- freely available
Int. J. Environ. Res. Public Health 2014, 11(11), 11691-11704; doi:10.3390/ijerph111111691
Abstract: Background: In recent years, electronic cigarettes (e-cigarettes) have generated considerable interest and debate on the implications for tobacco control and public health. Although the rapid growth of e-cigarettes is global, at present, little is known about awareness and use. This paper presents self-reported awareness, trial and current use of e-cigarettes in 10 countries surveyed between 2009 and 2013; for six of these countries, we present the first data on e-cigarettes from probability samples of adult smokers. Methods: A cross-sectional analysis of probability samples of adult (≥ 18 years) current and former smokers participating in the International Tobacco Control (ITC) surveys from 10 countries. Surveys were administered either via phone, face-to-face interviews, or the web. Survey questions included sociodemographic and smoking-related variables, and questions about e-cigarette awareness, trial and current use. Results: There was considerable cross-country variation by year of data collection and for awareness of e-cigarettes (Netherlands (2013: 88%), Republic of Korea (2010: 79%), United States (2010: 73%), Australia (2013: 66%), Malaysia (2011: 62%), United Kingdom (2010: 54%), Canada (2010: 40%), Brazil (2013: 35%), Mexico (2012: 34%), and China (2009: 31%)), in self-reports of ever having tried e-cigarettes (Australia, (20%), Malaysia (19%), Netherlands (18%), United States (15%), Republic of Korea (11%), United Kingdom (10%), Mexico (4%), Canada (4%), Brazil (3%), and China (2%)), and in current use (Malaysia (14%), Republic of Korea (7%), Australia (7%), United States (6%), United Kingdom (4%), Netherlands (3%), Canada (1%), and China (0.05%)). Conclusions: The cross-country variability in awareness, trial, and current use of e-cigarettes is likely due to a confluence of country-specific market factors, tobacco control policies and regulations (e.g., the legal status of e-cigarettes and nicotine), and the survey timing along the trajectory of e-cigarette awareness and trial/use in each country. These ITC results constitute an important snapshot of an early stage of what appears to be a rapid progression of global e-cigarette use.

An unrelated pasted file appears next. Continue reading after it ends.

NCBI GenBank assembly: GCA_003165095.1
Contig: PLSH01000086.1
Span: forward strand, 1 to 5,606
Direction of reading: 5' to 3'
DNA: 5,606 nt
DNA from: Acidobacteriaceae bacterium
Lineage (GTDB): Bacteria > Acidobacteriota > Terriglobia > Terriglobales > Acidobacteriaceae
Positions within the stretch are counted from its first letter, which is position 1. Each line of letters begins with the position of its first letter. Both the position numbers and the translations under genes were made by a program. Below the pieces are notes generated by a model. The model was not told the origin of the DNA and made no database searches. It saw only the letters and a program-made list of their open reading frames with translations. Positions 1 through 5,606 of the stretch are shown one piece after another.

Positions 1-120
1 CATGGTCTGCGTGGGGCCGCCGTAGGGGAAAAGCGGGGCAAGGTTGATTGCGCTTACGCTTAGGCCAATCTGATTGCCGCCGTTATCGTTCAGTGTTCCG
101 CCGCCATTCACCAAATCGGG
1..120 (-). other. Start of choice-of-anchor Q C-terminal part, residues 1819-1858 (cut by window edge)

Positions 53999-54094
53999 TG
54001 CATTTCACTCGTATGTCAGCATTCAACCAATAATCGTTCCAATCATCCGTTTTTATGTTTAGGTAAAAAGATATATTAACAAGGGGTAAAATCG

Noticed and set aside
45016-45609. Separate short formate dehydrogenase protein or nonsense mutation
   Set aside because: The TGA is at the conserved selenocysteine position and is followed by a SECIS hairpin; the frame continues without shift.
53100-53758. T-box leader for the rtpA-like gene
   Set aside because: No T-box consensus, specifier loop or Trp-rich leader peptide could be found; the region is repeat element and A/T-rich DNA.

The availability of less toxic forms of nicotine delivery products may represent a new paradigm for tobacco control by offering smokers an opportunity to obtain nicotine in ways that do not require inhaling tobacco smoke [1,2,3]. The apparent rapid ascent of alternative nicotine delivery systems (ANDS), particularly e-cigarettes, suggests that a significant number of cigarette smokers may be willing to try other forms of nicotine delivery [4,5]. However, there are many unanswered questions regarding the net public health benefits of e-cigarettes. For instance, concerns have been raised, among other things, about their effectiveness for smoking cessation, the extent of dual use that maintains cigarette addiction [5,6,7,8,9] and their facilitating smoking uptake among youth [6,10,11,12]. These and other issues have underscored the urgent need for research that would inform policies and regulations on e-cigarettes and other new and emerging nicotine delivery devices.
A recent systematic review by Pepper et al. presented a qualitative overview of the ANDS literature about awareness and use, and highlighted gaps in knowledge . The authors make several suggestions for future research and in particular highlighted a need to better define the level of ANDS penetration to markets in different countries. For instance, considering the global popularity and ascendance of ANDS , evidence is very limited due to the fact that studies are generally limited in scope and design, thus making it difficult to make inferences about trial and use. In particular, study samples have been drawn from non-probability, self-selected samples [7,13,14,15,16,17,18,19,20], and nationally representative data are generally limited to the United States (US) [21,22,23,24,25,26,27] and Great Britain [28,29,30]. There are very few studies on ANDS (in particular, e-cigarettes) in other countries or across multiple countries, and of those, nearly all of them are from non-probability samples [31,32,33,34].
Only one study to date has presented an international comparison of e-cigarette awareness and use. Adkison et al.  presented data from Wave 8 (July 2010–June 2011) of the International Tobacco Control (ITC) Four Country Survey and examined levels of e-cigarette awareness and use in the US, United Kingdom (UK), Canada, and Australia. Data from 5939 adult current and former smokers across the four countries showed that 46.6% of the respondents were aware of e-cigarettes, 7.6% had tried them, and 2.9% were current users. Awareness was higher in the US (73%) and UK (54%) than in Canada (40%) and Australia (20%). Current use was also higher in the US (6%) and UK (4%) than in Canada (1%) and Australia (1%), showing that e-cigarettes are more common in countries where there are fewer or no restrictions.